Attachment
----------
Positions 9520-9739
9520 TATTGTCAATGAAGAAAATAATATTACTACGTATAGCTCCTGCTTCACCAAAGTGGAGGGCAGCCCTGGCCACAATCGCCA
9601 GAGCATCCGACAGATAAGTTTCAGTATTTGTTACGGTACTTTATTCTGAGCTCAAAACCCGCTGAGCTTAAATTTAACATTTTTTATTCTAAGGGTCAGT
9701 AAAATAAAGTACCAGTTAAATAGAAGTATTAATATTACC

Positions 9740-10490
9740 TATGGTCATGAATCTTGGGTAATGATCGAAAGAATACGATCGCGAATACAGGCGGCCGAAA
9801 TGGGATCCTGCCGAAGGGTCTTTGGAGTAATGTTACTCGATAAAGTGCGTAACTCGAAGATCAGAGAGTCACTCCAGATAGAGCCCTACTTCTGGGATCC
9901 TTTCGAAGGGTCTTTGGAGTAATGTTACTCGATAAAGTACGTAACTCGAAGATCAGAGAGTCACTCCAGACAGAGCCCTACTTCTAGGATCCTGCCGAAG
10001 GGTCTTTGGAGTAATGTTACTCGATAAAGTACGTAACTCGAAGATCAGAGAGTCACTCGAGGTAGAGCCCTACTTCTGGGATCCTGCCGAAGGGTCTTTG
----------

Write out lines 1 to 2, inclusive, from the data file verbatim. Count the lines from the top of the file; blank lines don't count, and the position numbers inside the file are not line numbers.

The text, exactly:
Positions 9520-9739
9520 TATTGTCAATGAAGAAAATAATATTACTACGTATAGCTCCTGCTTCACCAAAGTGGAGGGCAGCCCTGGCCACAATCGCCA